A Philadelphia business loan company must pay $33,000 to a man who received 22 unwanted telemarketing calls, a federal judge ruled this week.

Fast Advance Funding knowingly placed telemarketing calls to James Everett Shelton, a 23-year-old from King of Prussia, without maintaining a do-not-call policy or recording Everett’s requests to stop the calls, U.S. District Court Judge Chad Kenney of the Eastern District of Pennsylvania ruled Wednesday.

Shelton brought his lawsuit under the Telephone Consumer Protection Act (TCPA), a 1991 law that requires businesses to honor “do not call” lists and outlaws calls coming from autodialers or those with artificial or prerecorded voices, unless consumers give prior consent. Consumers can sue for up to $500 per violation and courts can award triple damages for willful conduct.

Judge Kenney awarded triple damages, so Fast Advance Funding must pay $1,500 for each of the 22 unwanted calls.

An attorney for the firm declined comment.

The ruling is the latest victory for Shelton, who regularly sues companies that he claims illegally call him. He has brought roughly 40 lawsuits under the TCPA, and has won or settled every case that isn’t pending, according to court filings from his lawyer, Bryan Reo, who said he is representing Shelton in at least seven pending cases.

Shelton said he is graduating from Case Western Reserve University in Cleveland, Ohio, next week.

Fast Advance Funding failed to participate in discovery and never responded to Shelton’s requests for admission, so the firm was deemed to have admitted Shelton’s claims, according to Kenney’s written opinion. Reo, a Mentor, Ohio, based lawyer, said the business loan company’s lawyer didn’t take the case seriously.

“I would tell the telemarketers out there to underestimate me at your own peril. Violate the TCPA at your own peril, and if you attempt to lock heads with me or my client in court, we’re going to win,” Reo said Friday, adding that he’s been a lawyer for just over a year.

In court filings, Fast Advance Funding accused Shelton of being a “prolific self-litigator” who lacked standing to bring the case.

Shelton "is a serial litigant who has a business model based upon capitalizing on and encouraging his victims (Defendants in his cases) to contact him through a telephone he has allegedly placed on a Do Not Call List,” lawyer Norman Valz wrote in June. “If a company calls the business telephone number listed on his website, which is the same number that Shelton claims forms the basis of his present lawsuit, Shelton will 'play along’ with that company, so he can then sue it for a purported TCPA infraction.”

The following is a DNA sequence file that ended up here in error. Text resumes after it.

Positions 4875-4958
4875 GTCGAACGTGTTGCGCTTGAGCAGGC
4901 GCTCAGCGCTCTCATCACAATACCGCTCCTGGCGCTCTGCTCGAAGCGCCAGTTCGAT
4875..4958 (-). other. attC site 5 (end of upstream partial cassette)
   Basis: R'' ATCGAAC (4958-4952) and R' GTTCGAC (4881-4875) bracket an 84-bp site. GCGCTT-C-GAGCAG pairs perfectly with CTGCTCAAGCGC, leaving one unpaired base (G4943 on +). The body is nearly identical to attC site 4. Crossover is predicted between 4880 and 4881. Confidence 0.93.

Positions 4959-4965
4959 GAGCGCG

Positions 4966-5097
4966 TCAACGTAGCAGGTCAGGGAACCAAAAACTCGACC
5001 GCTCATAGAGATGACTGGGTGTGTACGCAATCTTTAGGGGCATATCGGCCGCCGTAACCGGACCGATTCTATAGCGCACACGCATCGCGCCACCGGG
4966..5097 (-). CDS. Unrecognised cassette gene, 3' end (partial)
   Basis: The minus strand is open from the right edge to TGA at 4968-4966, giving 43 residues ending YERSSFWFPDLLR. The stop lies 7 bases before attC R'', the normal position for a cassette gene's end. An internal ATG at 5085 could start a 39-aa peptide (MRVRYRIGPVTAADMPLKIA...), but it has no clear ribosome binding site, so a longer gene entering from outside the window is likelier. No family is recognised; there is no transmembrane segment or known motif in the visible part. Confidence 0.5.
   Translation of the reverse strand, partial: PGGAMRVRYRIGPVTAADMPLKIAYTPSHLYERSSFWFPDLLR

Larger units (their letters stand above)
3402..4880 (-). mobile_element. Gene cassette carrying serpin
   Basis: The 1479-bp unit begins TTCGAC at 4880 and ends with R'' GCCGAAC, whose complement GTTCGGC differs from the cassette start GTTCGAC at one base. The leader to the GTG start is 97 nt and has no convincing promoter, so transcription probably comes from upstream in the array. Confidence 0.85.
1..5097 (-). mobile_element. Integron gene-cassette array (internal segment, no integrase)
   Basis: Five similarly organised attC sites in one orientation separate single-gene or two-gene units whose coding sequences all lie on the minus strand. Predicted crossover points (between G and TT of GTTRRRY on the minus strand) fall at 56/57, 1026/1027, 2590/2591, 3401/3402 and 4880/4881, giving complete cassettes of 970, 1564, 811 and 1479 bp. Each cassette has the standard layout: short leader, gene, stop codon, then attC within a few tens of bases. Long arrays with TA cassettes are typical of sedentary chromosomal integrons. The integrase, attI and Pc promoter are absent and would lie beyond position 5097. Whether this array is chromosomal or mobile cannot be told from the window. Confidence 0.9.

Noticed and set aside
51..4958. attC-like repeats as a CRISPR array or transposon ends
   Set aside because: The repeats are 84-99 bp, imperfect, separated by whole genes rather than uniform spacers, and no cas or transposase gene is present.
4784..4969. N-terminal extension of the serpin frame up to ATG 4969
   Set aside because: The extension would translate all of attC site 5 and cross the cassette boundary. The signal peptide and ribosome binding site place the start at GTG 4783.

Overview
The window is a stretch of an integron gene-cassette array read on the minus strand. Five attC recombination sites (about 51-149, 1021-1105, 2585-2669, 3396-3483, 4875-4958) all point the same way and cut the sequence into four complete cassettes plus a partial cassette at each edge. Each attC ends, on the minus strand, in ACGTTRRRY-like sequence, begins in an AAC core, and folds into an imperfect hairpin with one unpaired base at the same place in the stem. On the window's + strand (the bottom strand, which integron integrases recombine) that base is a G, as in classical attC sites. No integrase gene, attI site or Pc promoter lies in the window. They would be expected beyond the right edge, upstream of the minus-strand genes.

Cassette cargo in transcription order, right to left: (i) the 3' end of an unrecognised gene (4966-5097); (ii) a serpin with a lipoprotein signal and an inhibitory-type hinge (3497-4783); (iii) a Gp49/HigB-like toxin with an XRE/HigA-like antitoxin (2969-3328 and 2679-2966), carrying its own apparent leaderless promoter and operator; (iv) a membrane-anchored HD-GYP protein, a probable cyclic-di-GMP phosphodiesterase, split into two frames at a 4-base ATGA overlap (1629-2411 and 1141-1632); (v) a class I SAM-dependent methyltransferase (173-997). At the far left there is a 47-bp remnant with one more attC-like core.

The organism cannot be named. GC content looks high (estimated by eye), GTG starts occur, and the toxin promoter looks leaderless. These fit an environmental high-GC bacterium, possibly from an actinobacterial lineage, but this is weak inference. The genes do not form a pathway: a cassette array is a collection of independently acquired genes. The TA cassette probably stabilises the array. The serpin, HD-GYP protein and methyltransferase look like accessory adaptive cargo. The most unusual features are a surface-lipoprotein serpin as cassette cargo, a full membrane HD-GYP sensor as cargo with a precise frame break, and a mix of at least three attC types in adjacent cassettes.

Shelton has a judgment-collection business called Final Verdict Solutions.

Judge Kenney wrote that Fast Advance Funding did not decisively establish that “the use of one’s phone for business purposes precluded standing."

Shelton’s phone number has been listed on the National Do Not Call Registry since 2015, and he neither did business with nor requested calls from the business loan company, according to court filings.

While vacationing in California in March 2018, Shelton said he was awakened by a telemarketing call, according to his complaint. He spoke to a Fast Advance Funding representative, and in order to identify the caller, Shelton “feigned interest” by asking the representative to email him. Shelton, though, never consented to receiving additional telemarketing calls, according to the complaint.

Shelton received 15 more calls from the company before asking Fast Advance Funding to put him on their do-not-call list. However, the firm called him several times after that, the complaint says.

Shelton said he is a friend of Andrew Perrong, a 22-year-old from Huntingdon Valley who has also fired off dozens of lawsuits against robocallers and telemarketers.

“At most there’s a similar objective in terms of consumer rights activism in holding an out-of-control industry accountable,” Reo said when asked about Shelton’s relationship to Perrong.

Along with a surge of robocalls has come a sharp increase in the number of TCPA lawsuits filed by consumers. In 2018, there were 3,803 federal cases filed under the TCPA, compared with 14 in 2007, according to Michigan-based WebRecon, which tracks consumer-litigation filings.

Companies and consumer advocates have clashed over the telephone consumer rights law. Some, including Federal Communications Commissioner Ajit Pai, now chairman, have called the TCPA “the poster child for lawsuit abuse.”

Reo, though, said “society owes a debt” to people like Perrong and Shelton “for pursuing claims against these telemarketers.”

“They’re just fleecing people,” he said of telemarketers.